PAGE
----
Teledyne FLIR Defense Salutes Our Veterans: Interview with Dan Morgan

This November, Teledyne FLIR Defense is honoring the experiences and accomplishments of our military Veteran employees, who have served throughout the world before continuing their careers within our organization. 

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We’re beginning this month with an interview with Dan Morgan, Senior Director of Operational Excellence for Defense. This year, Dan co-authored a memoir of his experiences as a U.S. Army Colonel in Iraq, Black Hearts and Painted Guns: A Battalion’s Journey Into Iraq’s Triangle of Death. This book, written from the perspective of U.S. Army infantryman Kelly Eads, chronicles a deployment during Operation Iraqi Freedom and the hunt for Abu Musab al Zarqawi in 2005-2006.

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The book is told through the eyes of Kelly Eads, an infantryman in your battalion. What was the process of collaborating on Black Hearts and Painted Guns?  

Morgan: The reason the book was possible was because, unbeknownst to me, Kelly had kept a journal of his deployment. I also kept a journal on all my deployments. So we both had these records, but then we went our separate ways and eventually he left the Army. I stayed in and continued to deploy.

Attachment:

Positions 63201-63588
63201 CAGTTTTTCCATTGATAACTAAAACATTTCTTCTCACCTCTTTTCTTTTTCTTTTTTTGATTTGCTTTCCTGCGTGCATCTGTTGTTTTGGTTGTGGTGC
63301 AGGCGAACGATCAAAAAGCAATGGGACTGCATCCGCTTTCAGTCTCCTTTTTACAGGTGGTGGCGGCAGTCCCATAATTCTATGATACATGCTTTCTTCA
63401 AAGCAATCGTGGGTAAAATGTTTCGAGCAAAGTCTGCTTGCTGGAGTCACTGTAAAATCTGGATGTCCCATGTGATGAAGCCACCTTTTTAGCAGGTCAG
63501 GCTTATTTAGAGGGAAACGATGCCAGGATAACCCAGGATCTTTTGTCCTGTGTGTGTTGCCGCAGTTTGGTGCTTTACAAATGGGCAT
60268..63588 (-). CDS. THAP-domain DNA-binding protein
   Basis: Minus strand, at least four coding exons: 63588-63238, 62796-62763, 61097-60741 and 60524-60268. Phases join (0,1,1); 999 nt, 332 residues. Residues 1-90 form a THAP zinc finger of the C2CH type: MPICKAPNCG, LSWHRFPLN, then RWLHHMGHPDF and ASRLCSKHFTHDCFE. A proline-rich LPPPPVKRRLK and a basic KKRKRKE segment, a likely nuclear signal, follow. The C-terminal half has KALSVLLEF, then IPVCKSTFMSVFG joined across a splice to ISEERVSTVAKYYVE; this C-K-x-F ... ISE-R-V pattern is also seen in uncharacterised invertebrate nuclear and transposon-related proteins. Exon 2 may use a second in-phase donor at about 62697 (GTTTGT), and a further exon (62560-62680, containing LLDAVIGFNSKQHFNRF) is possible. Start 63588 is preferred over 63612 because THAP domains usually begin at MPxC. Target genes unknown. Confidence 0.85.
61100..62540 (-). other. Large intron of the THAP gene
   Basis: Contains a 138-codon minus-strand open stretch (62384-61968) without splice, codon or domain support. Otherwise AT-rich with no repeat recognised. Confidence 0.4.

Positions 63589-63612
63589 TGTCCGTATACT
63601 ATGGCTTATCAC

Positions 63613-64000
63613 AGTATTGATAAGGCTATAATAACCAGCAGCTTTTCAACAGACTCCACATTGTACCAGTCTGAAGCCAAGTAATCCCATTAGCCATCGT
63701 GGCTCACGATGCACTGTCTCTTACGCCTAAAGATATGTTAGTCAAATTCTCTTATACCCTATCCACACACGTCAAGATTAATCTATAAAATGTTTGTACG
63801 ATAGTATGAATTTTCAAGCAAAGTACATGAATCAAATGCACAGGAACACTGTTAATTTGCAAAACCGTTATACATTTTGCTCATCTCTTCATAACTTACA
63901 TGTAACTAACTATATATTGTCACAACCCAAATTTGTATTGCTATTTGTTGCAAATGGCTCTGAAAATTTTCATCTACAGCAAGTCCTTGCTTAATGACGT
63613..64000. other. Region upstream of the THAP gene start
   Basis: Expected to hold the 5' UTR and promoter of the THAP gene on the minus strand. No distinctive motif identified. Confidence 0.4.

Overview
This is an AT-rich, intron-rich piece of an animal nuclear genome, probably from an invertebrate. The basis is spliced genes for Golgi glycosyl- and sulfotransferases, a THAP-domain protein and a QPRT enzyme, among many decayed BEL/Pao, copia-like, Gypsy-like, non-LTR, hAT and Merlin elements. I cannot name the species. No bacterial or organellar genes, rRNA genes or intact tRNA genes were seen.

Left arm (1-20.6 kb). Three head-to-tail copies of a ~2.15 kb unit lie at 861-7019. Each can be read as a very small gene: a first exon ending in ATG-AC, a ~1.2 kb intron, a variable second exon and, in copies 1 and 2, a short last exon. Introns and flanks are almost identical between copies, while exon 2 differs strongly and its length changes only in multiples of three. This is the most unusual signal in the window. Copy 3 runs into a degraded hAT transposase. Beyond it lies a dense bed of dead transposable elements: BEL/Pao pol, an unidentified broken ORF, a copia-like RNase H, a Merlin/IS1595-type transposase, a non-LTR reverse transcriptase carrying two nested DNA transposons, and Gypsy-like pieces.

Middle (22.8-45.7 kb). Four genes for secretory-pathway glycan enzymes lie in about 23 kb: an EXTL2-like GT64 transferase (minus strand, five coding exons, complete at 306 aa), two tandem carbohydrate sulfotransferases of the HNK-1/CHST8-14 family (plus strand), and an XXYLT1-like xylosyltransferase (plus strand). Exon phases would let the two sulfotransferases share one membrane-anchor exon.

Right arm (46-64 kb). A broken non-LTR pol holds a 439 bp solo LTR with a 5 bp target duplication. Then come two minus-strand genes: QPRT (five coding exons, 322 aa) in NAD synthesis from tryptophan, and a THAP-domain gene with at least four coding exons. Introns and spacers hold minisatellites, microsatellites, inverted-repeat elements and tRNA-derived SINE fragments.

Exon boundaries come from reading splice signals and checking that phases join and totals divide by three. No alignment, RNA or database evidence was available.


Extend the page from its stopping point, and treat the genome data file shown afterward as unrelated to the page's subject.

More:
By the time we finally reconnected, he was in the process of writing down and putting his thoughts from his journal together for his immediate friends from the unit, as well as for the gold-star family members. He was hoping to give them some insight into who their husbands were and how brave and courageous they’d been, and how much everybody loved each other in combat. 

He shared that writing project with me and asked me to take a look at it, and there were some areas where I had an opportunity to give better insight into what was happening back in those moments from two decades back. There were circumstances he was not aware of because he was a foot soldier in their fighting in the trenches. I was guiding in the battle and in the combat engagements as well, but I was the one coordinating on behalf of the commander and other forces you couldn’t see on the ground.